Sometimes learning the hard neuroscience of how our brains work leaves me feeling a bit queasy. The first time this happened was when I learned about the Libet experiments that showed that cells in our motor cortex start a movement well before we ‘decide’ to initiate it. “We” think we are initiating a movement when in fact “it” (those brain cells) are already well on their way to doing it. So what happened to my ‘free will’? Well...there is a work around for that problem that I explain in my “I Illusion” and subsequent web lectures.
A further uncomfortable jolt comes on seeing evidence the brain cells that become active during a familiar experience can change over time. Each instance of the recall of an important event can recruit a different group of nerve cells, because each time the memory is fetched from the neuronal ‘library’ it gets put back, sometimes slightly altered, in different nerve cell collections and connections. A very striking example of this has been provided by Schoonover et al. Who show that the network of nerve cells active when a particular smell triggers a specific behavior changes over time, moving to different brain areas. This is an example of ‘representational plasticity’ which is discussed in a review article by Rule et al.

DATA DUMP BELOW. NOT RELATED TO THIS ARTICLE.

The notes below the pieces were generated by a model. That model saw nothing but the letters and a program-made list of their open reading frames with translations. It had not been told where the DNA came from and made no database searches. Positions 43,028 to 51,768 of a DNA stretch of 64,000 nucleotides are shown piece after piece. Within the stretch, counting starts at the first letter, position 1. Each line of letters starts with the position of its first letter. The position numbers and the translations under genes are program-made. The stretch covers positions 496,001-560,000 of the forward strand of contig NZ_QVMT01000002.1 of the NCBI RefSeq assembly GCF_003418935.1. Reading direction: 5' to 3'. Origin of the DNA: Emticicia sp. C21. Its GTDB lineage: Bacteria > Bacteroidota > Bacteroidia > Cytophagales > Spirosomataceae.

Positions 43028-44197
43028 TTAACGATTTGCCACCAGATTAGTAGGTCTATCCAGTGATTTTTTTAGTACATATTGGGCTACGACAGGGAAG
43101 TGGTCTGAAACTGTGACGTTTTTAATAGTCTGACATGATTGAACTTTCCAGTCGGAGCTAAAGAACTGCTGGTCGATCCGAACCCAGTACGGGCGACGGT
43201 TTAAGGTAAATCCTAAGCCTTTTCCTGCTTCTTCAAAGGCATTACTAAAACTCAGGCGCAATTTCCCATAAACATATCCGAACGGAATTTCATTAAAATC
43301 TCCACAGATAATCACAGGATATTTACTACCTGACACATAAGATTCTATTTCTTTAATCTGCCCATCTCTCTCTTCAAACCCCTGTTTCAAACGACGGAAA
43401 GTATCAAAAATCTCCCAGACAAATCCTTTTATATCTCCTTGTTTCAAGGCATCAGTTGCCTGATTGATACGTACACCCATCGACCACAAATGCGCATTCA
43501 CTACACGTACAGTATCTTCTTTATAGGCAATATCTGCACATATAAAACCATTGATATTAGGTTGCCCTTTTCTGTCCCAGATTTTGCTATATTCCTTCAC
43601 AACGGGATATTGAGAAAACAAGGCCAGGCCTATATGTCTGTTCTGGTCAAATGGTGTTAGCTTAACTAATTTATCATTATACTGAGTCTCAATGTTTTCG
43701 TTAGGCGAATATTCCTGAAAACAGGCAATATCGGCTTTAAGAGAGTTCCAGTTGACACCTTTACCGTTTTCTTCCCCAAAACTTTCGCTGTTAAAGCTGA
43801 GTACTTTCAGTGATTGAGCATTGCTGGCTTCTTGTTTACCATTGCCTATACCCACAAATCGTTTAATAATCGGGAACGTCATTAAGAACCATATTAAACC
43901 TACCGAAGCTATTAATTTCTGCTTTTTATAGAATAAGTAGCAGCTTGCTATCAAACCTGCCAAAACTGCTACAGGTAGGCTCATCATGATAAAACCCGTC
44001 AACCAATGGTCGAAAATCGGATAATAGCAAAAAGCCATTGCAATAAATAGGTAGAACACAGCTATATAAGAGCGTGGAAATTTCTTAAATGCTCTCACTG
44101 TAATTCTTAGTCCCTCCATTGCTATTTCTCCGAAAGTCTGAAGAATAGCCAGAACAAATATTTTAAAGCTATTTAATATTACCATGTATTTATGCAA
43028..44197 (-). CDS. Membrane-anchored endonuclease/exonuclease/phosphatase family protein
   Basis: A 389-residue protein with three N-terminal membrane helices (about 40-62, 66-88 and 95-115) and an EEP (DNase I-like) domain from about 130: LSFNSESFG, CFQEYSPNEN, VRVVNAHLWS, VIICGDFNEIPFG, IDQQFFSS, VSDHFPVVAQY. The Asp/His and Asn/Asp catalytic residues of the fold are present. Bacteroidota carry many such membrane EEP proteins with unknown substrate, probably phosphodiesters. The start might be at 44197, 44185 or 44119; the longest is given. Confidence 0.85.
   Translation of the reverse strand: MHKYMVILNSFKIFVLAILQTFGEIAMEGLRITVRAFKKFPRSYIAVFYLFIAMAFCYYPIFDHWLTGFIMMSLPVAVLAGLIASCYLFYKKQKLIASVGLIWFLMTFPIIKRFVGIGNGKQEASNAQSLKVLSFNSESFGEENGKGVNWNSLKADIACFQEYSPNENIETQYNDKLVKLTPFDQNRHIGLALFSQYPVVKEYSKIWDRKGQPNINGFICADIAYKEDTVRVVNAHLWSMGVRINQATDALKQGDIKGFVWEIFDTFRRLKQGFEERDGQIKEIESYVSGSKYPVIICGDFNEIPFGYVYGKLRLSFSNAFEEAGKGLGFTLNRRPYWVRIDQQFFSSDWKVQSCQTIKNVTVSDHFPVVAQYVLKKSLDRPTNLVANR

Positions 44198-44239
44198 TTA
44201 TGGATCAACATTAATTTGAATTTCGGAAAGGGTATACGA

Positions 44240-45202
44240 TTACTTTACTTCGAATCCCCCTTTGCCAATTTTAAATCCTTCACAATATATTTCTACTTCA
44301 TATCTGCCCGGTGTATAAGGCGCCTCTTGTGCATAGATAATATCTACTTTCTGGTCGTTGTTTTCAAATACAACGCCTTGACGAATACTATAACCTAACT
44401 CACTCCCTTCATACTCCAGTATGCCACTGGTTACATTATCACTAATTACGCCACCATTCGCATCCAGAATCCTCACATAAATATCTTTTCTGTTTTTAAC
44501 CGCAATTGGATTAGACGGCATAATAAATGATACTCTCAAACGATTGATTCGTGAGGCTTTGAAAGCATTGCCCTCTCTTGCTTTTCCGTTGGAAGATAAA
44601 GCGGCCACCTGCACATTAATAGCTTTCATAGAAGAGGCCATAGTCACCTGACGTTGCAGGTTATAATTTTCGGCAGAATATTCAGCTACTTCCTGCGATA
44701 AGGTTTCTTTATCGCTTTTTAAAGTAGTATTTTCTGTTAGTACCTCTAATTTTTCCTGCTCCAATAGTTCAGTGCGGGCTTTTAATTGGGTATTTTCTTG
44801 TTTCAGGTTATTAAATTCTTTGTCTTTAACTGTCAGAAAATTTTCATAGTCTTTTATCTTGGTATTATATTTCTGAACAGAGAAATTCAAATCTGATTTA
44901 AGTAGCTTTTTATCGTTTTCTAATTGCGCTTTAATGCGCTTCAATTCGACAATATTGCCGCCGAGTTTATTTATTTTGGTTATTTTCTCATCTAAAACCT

This conflicts with our common sense view of how our minds should work. If you have an experience and then later remember it, you must have put it somewhere in your brain’s library of nerve cell connections, like a book on a library shelf, so that all you have to do to remember something is go fetch it. If the experience is an emotional one it couples with a hard wired circuit for that emotion. This essentialist view of how our minds work is being thoroughly displaced as experimental evidence continues to accumulate showing that in each moment we are constructing our experience anew - reminding of the Buddhist saying that the river you view flowing past is never the same twice. The series of MindBlog posts (starting here) on the work and ideas of Barrett covers this material.
It is from constant change and flux in our evolved neuroendocrine circuitry that we generate the illusion of certainty or constancy - expectations of selves, rules, objects, and emotions that stay in place. We model the world we expect to see before each moment we are about to enter. If our expectations are not met, then our brains perk up to adjust them appropriately.